Baking Sticky Toffee Cakelets

Anatomy of a Recipe

Sara Kate's delicious Sticky Toffee Cakelets are impossible to resist. Don't you want to run a finger through that toffee sauce and take a lick?! Besides being delicious, these miniature cakes come in handy when we want a quick weeknight dessert. And if we don't have quite the right ingredients or equipment, no problem - take a look!

Here's Sara Kate's original recipe so you can follow along:

Sticky Toffee Cakelets

Anatomy of This Recipe

One of the first things that jumped out at us about this recipe is the proportion of baking powder and baking soda to flour. In general, only 1 teaspoon of baking powder or 1/4 teaspoon of baking soda is needed to leaven 1 cup of flour. In this case, we think the batter is being intentionally over-leavened to compensate for the heaviness of the dried fruit. Over-leavening will also cause the cakes to rise rapidly and then collapse like a souffle, as Sara Kate mentions, giving the baked cakelets their dense, moist texture.

It might also be a surprise to see salt in the ingredients for a dessert recipe. As in savory dishes, a little salt actually helps to brighten the flavors. Without it, desserts taste strangely bland and flat, even if they're chock full of delicious sugary ingredients.

When creaming the butter and sugar together, make sure the butter is pliable, but not completely soft or melted. Ideal is when you can press your finger into the butter and feel some resistance. Luckily, with only two tablespoons of butter, it's easy to let the pats sit on the counter a few minutes to soften!

Creaming butter and sugar together incorporates air into the batter, which helps give the cakes a spongy, uniform texture. Cream them as much as possible before adding the egg.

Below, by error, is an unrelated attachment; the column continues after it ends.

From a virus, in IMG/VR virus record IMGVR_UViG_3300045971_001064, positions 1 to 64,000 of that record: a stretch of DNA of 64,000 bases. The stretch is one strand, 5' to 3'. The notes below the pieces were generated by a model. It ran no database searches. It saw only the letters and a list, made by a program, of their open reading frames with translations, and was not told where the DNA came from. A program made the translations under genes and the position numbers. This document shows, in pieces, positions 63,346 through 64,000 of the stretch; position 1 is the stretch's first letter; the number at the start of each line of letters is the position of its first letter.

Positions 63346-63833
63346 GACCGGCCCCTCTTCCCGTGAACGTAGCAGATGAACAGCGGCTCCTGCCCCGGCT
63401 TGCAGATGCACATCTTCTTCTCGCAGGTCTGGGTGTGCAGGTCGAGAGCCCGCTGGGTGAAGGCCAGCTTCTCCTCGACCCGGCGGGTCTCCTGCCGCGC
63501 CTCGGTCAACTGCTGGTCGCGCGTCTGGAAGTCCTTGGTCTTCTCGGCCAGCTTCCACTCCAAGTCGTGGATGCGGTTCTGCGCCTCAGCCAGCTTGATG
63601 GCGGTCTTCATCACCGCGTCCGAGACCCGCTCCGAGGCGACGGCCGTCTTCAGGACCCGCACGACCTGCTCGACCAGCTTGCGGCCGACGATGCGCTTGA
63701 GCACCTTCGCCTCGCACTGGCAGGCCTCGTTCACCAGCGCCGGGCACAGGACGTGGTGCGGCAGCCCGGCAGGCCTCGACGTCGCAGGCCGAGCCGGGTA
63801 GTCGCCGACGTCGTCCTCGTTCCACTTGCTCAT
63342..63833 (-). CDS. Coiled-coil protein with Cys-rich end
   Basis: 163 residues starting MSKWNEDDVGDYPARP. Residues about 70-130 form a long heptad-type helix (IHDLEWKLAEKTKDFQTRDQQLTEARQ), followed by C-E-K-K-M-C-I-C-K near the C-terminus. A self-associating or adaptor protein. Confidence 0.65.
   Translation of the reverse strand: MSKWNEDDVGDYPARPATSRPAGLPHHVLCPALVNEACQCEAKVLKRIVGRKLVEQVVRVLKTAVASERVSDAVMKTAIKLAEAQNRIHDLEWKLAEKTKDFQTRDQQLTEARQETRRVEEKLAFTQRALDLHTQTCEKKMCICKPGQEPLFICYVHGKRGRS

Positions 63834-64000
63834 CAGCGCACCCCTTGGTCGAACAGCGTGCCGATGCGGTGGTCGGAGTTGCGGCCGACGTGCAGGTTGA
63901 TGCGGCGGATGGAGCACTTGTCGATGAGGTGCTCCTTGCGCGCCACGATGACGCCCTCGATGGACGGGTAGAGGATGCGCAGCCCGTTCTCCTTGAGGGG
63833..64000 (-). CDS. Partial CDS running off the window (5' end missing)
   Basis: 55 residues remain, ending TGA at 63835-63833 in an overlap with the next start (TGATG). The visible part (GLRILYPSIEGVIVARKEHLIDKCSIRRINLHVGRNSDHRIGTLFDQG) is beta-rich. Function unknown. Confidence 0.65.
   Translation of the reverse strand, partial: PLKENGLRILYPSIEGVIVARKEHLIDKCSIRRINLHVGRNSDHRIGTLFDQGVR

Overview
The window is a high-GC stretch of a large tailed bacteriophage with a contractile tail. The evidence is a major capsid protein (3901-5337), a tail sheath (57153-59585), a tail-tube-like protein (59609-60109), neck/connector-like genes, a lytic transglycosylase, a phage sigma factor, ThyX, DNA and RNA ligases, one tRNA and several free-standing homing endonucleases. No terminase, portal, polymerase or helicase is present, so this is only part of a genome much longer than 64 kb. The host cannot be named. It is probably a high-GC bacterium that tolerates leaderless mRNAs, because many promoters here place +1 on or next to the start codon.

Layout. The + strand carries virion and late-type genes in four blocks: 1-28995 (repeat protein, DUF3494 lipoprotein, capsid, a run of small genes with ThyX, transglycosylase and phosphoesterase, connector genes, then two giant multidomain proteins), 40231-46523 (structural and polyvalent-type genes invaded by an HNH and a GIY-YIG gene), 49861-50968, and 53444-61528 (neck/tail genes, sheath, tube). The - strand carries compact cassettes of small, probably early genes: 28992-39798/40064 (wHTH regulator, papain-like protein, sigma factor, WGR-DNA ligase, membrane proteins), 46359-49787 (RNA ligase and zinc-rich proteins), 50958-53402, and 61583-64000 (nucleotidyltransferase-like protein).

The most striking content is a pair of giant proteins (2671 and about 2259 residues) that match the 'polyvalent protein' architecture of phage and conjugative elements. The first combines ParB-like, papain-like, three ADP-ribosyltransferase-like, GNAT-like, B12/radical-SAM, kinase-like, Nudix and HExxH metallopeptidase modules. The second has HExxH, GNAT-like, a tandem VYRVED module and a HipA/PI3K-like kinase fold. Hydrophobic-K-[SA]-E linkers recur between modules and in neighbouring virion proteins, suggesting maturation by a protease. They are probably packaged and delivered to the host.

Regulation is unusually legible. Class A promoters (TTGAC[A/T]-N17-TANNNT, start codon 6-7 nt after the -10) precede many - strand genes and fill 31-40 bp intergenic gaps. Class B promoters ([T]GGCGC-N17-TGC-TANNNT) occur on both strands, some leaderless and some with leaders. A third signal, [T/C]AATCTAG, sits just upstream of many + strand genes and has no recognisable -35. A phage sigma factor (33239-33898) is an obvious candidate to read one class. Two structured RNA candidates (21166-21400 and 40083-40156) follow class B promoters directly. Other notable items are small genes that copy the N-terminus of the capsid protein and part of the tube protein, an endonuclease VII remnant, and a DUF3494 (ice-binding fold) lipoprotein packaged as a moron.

But once you add the flour, do the opposite and mix as little as possible - just until you can't see any more dry flour. Too much mixing will start to form gluten in the batter and you'll wind up with tense, tough hockey pucks.

Ways to Modify This Recipe

One of our favorite ways to modify this recipe is simply by using different dried fruits. Dried figs and raisins have a very similar texture to dates, but you can also feel free to use whatever dried fruits you happen to like. Cherries, cranberries, and even tropical fruits like mango or papaya would make fun variations! Just stick to 1/2 cup of total dried fruit.

We've also thought about adding some toasted nuts to both the batter and the sauce. Don't toasted pecans sound like they'd go wonderfully? Or walnuts?! Again, we'd stick to no more than 1/2 cup of combined fruits and nuts for the batter.

Think about adding some spices! Nutmeg, cinnamon, and ginger would all work well here and turn this into the perfect autumn treat! For this amount of batter, we'd recommend starting with a teaspoon of total dry spices and working from there. (Add them along with the other dry ingredients)

The size of the ramekin you use is also flexible. Use whatever ramekins you have and fill them between 1/2 and 3/4 full. You could even bake sticky toffee cupcakes in a muffin tin!

Have you made these cakelets? What suggestions do you have?

Related: Baking Lab: Why Did Our Cake Fall Flat?

(Image: Sara Kate Gillingham-Ryan)

0 Comments